If you're wondering what that long tube on the back is, well, that's where all the gasses escape after you fire it. That's right, you don't want to stand behind anyone shooting an RT-20! That is probably another reason this firearm is relatively obscure. Most branches of military don't want a sniper rifle that gives away the shooter's position so easily.
ARMSCOR M1600 SA
The Arms Corporation of the Philippines makes a wide variety of firearms including several styles of rifle. Some are ugly, some are normal-looking, but the M1600 SA is arguably the ugliest of the bunch. This looks like what you'd get if a Ruger 10/22 and an original-issue, Vietnam-era M-16 had a baby.
The company markets this an "AR-15-style tactical rifle" in .22 LR, and it takes 10- and 15-round magazines. It does come with an awesome MSRP of only $200, but you'd best be prepared for a lot of stares and "What on earth is that?" questions when you head to the range with one of these things.
Here's another rifle that didn't really make it out of the prototype stage (surprise, surprise). This South African gun is chambered in 5.56mm and was designed in 1997. Much like the K-3, it is a bullpup design with a fixed right-side ejection port. Sorry to the left-handers out there who might want one. Really, this entire rifle is a conversion of an R4, a relatively normal-looking semi-automatic rifle. But this conversion looks like someone took a lighter to the plastic body of the gun.
This gun might have stayed in relative obscurity, but it made a notable appearance in the 2009 film "District 9." I have to be honest, I watched that movie a few times. But I never once realized the CR-21s in the film were real until I started researching this article. But you know something? In the universe of that movie, the look of this rifle fits in perfectly.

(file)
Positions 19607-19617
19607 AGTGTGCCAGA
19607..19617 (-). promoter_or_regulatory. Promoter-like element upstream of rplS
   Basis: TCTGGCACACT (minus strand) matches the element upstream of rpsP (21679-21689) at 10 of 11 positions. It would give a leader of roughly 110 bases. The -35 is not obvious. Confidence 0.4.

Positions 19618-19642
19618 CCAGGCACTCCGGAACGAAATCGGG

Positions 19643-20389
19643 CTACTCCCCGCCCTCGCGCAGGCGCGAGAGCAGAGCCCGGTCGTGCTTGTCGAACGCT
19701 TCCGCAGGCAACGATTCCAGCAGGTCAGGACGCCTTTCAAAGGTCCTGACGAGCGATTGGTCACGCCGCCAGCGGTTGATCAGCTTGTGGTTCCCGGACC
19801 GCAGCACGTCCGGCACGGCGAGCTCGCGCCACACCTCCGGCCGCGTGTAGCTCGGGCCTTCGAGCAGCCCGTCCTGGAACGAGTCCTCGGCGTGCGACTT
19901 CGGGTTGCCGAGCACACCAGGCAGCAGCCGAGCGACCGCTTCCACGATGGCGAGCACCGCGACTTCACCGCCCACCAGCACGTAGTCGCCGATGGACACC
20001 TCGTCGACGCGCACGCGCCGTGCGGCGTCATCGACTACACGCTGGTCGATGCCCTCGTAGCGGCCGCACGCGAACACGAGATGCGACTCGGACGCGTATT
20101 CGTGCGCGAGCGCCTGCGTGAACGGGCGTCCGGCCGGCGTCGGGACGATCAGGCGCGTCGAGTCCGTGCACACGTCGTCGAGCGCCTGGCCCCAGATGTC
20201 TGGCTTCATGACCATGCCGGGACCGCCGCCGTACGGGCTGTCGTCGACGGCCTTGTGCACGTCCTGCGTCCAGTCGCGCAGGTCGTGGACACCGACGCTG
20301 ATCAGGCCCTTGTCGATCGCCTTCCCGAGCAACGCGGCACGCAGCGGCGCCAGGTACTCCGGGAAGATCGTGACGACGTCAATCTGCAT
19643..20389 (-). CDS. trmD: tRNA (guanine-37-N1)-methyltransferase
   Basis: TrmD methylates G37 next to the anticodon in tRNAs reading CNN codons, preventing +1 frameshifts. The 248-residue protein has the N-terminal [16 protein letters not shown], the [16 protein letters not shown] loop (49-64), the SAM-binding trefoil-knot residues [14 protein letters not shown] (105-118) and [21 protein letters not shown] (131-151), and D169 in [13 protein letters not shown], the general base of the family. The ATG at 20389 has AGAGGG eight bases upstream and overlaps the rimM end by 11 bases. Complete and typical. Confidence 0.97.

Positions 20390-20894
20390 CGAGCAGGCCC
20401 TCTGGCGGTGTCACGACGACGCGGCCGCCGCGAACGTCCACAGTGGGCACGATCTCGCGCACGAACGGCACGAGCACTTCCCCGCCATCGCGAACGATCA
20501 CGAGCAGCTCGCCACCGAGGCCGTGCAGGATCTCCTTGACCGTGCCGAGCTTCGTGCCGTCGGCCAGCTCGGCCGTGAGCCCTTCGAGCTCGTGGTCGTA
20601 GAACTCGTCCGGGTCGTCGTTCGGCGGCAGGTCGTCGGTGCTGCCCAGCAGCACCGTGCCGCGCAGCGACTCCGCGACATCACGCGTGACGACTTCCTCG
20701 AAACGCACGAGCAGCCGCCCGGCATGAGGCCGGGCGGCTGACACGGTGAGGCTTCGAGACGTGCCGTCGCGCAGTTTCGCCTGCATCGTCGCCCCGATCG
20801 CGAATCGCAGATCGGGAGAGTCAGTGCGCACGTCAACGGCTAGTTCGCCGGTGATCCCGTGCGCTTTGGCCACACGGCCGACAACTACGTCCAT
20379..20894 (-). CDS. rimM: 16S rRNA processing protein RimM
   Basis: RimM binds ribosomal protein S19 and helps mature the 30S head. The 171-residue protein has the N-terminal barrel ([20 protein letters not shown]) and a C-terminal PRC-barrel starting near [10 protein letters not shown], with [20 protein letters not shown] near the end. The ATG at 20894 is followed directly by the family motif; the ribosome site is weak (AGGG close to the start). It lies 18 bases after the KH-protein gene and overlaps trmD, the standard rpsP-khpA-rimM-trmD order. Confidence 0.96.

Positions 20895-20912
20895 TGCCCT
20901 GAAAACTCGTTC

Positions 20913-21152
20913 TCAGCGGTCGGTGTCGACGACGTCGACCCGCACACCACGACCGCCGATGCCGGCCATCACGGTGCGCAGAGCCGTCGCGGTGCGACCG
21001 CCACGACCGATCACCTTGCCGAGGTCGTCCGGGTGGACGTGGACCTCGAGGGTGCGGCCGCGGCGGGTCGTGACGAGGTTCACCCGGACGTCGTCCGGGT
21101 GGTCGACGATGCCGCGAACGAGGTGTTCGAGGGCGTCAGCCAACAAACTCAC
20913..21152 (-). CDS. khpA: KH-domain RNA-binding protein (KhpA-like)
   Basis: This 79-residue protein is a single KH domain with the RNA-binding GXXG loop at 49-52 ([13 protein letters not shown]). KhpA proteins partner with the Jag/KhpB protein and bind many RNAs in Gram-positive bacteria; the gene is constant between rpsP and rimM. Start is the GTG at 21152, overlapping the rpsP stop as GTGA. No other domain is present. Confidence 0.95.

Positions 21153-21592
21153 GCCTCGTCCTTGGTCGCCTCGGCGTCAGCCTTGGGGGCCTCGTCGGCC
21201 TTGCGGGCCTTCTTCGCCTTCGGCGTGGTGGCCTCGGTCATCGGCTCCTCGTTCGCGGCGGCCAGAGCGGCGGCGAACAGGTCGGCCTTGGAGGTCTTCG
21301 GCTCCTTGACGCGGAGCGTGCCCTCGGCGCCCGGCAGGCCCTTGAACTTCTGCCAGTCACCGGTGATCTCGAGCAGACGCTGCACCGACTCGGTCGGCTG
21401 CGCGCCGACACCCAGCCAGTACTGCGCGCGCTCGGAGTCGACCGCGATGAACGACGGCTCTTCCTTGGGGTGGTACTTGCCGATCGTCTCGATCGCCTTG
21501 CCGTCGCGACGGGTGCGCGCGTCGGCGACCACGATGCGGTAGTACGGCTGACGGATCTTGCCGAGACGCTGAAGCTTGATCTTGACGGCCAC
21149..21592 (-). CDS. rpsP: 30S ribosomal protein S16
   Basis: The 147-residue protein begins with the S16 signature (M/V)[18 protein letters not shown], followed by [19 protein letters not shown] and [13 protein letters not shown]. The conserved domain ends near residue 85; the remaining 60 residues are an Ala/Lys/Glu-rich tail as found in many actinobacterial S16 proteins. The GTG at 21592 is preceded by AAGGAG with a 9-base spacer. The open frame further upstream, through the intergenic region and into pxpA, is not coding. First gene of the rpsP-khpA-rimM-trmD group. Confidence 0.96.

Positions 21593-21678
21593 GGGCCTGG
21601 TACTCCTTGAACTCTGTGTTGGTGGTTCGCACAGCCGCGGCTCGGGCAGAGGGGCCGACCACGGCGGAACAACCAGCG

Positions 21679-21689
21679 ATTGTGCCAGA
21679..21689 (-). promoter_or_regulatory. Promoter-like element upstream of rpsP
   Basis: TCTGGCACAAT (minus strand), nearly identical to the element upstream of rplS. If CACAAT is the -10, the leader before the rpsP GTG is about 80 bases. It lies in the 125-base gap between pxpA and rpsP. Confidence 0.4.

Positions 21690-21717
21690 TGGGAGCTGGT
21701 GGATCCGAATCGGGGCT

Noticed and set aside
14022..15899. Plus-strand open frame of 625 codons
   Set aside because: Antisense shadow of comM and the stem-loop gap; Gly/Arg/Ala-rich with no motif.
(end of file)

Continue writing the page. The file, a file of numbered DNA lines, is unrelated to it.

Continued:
Hi-Point had a place on the ugly handguns list, so it's really only fair they end up on the ugly rifles list too. We're not sure who they hire as designers, but they've got some bad taste. This carbine is chambered in 9mm, 10mm, .40 S&W, .45 ACP, and .380 ACP. They're a bit on the heavy side at around 6.5 pounds, and they kind of remind me of the guns the apes carried around in the original "Planet of the Apes" movies.
While this gun gets knocked a lot for being hard to look at, it does get rave reviews for its reliability. They're also known for not being picky on ammo. They come with a really cheap price point of around $250, which is a big reason why Hi-Point has a dedicated fan base which enjoys these guns for their function rather than their form.
Heckler & Koch G11
This gun is quite possibly the blockiest-looking firearm ever made. The reason for this gun's strange look is due to the fact that this is a caseless ammo rifle. We won't get into the specifics of how that worked because it's highly technical, and the video above explains how it operates better than I ever could.
All you really need to know is that West Germany spent literally decades working on the development of this rifle. It was finally ended by the fall of the Berlin Wall and the reunification of Germany. Someone in charge probably also finally realized it was easier to re-invent the wheel than get this thing to work properly every time.
This is probably the most well-known rifle on this list simply because this gun had a prominent role in the hands of a terrorist in the movie "Die Hard." No doubt this rifle had many movie goers asking: "What kind of gun is THAT?" And I admit, I actually kind of like the look of this one, even if it is a pretty ugly firearm.
The Aug is Austrian-made and chambered in 5.56mm. It was first put into service in 1978. While the Steyr won't win any beauty contests anytime soon, this is a proven firearm being used by militaries all over the world and is a proven weapon in conflicts all over.